# What happens to a relative path in a file added with \input{}?

I stumbled upon the following question:

In the preamble of my main tex file for my thesis, I've included several other files with definitions for abbreviations which are in the same path as `main.tex`, so I've only used the filename with the relative path to include them:

``````\include{abbrevations.tex}
``````

For using some of my definitions also in other TeX-Documents (e. g. graphics created with IPE) I've created a file called `IPE-Preamble.tex`, which contains selected parts of my preamble, so also the lines `\include{abbrevations.tex}`.

Both mentioned files are located in the same path THESIS/

I've included the file `IPE-Preamble.tex` in many other files which are located in the path THESIS/graphics successfully, it works:

``````\input{/drive/path/path2/THESIS/IPE-Preamble.tex}
``````

Now I wanted to use this file also in .tex files which are located elsewhere on the same computer (let's say path `/drive/path3/path4/main2.tex`). I used the same input command with the full path for IPE-Preamble as stated above, but I get an error message, that commands (which are defined in `abbreviations.tex` are "not defined", so it seems that the `include` command does not work in this case.

Does `TeX` search for the file `/drive/path3/path4/abbreviations.tex` because of the relative path of the `include` command in `IPE-Preamble.tex`?

-
Don't use \include for code snippets. \include is only useful for document parts like a complete chapter. In all other cases use \input. Regarding the relative pathes see the FAQ: tex.ac.uk/cgi-bin/texfaq2html?label=docotherdir – Ulrike Fischer Jul 1 '11 at 15:00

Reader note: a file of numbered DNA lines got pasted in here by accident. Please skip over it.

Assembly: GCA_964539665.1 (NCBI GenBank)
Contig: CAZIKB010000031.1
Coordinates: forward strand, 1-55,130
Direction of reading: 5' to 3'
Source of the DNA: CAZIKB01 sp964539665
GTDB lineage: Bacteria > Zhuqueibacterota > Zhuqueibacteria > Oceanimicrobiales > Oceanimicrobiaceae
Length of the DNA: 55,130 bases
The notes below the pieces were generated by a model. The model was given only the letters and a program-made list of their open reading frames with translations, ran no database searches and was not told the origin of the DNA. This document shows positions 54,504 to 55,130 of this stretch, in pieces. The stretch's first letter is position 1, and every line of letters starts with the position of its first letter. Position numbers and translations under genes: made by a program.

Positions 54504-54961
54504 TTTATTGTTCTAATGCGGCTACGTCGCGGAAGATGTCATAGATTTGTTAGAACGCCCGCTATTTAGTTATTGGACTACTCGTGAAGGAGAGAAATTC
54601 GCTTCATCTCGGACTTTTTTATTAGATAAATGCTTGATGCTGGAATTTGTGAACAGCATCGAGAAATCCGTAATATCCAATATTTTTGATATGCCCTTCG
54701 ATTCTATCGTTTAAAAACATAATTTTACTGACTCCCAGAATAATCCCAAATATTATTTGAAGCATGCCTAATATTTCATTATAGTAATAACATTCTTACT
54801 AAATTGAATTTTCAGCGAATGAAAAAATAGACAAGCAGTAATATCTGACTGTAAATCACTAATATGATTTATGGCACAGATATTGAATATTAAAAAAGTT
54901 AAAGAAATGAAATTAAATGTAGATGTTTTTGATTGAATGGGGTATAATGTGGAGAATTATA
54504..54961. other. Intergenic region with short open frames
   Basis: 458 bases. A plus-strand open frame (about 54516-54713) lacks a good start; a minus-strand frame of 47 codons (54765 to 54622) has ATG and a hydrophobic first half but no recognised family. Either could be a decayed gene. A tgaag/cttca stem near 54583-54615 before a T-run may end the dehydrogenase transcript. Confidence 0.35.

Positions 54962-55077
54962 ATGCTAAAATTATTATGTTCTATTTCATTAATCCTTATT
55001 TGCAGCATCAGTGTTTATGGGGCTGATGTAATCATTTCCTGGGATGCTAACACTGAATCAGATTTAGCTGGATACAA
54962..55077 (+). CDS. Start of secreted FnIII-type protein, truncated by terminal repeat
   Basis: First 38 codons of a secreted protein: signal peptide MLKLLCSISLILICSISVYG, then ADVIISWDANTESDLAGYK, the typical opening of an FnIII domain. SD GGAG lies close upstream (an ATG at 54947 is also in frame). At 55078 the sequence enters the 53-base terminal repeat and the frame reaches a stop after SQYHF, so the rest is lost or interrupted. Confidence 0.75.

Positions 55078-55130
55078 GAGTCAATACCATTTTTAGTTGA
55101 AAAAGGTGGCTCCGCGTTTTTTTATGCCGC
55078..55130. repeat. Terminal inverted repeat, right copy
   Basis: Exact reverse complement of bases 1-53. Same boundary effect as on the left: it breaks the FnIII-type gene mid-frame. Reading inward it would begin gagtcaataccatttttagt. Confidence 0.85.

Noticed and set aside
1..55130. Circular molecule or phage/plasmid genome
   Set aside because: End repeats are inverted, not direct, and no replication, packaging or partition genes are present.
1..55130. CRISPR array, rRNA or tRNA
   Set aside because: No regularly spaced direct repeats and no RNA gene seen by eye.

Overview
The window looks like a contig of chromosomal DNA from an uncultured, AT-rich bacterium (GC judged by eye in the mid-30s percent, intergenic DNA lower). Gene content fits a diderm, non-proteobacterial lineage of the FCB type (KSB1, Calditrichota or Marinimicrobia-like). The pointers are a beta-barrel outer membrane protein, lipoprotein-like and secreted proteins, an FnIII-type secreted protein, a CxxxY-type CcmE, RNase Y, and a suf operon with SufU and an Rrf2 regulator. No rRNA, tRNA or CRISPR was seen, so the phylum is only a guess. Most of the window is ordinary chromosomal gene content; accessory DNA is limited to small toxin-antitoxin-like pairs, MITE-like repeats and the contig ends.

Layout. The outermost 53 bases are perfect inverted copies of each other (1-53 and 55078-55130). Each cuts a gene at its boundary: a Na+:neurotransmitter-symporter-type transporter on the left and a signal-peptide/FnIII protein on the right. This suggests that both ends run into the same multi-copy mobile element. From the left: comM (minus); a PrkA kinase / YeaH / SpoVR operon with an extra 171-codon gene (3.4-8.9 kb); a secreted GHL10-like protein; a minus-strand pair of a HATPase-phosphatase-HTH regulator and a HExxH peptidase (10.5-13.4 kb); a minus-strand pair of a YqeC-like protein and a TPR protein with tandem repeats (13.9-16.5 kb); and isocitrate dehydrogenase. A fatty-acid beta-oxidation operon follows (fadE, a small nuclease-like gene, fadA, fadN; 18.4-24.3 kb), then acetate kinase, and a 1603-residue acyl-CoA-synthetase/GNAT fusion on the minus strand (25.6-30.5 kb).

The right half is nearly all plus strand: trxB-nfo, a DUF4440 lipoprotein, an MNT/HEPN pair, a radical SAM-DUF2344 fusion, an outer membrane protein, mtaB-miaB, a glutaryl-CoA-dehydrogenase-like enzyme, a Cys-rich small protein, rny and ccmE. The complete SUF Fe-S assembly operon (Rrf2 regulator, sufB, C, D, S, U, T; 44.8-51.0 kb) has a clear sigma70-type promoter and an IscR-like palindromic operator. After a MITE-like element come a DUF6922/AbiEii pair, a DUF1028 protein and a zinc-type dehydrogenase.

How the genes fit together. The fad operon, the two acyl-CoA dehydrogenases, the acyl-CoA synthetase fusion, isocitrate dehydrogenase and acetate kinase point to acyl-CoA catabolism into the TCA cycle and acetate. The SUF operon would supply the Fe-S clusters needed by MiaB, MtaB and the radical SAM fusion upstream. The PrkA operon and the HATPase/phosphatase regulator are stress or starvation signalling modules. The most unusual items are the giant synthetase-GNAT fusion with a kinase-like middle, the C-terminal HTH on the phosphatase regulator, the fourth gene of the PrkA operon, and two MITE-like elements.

`\include{abbrevations.tex}` is wrong it should be called without any extension: `\include{abbrevations}`. While `\input` can be used with and without (defaults to `.tex`) extension to load any kind of text file (e.g. `\lstinputlisting` is using it internally), `\include` is explicitly for `.tex` files only. If you use the extension a file `abbrevations.tex.aux` is created not `abbrevations.aux`. I'm not sure if and what issues that may cause. – Martin Scharrer Jul 1 '11 at 15:11
You can also set the environment variable `TEXINPUT=".:/drive/path/path2/THESIS:"`, to make LaTeX look for files also there. I do this a lot for my thesis. – Martin Scharrer Jul 1 '11 at 15:14
@Ulrike: :-) I actually have an `\include{abbrevations}` in my Ph.D. thesis, so I can just use `\includeonly` if I need to give that list to my supervisor as PDF. Same for the ToC etc. They all belong on pages of their own anyway. But you are of course right, that `\include` shouldn't be used for code snippets and only if you have a reason to use it. – Martin Scharrer Jul 1 '11 at 15:53

The `\include` causes an `.aux` file to be written in the same directory of the included file; the most recent TeX distributions disallow writing in directories called with an explicit path or above the directory where the main file resides.
Use `\input` that doesn't suffer from these limitations, provided you have read access to the directories.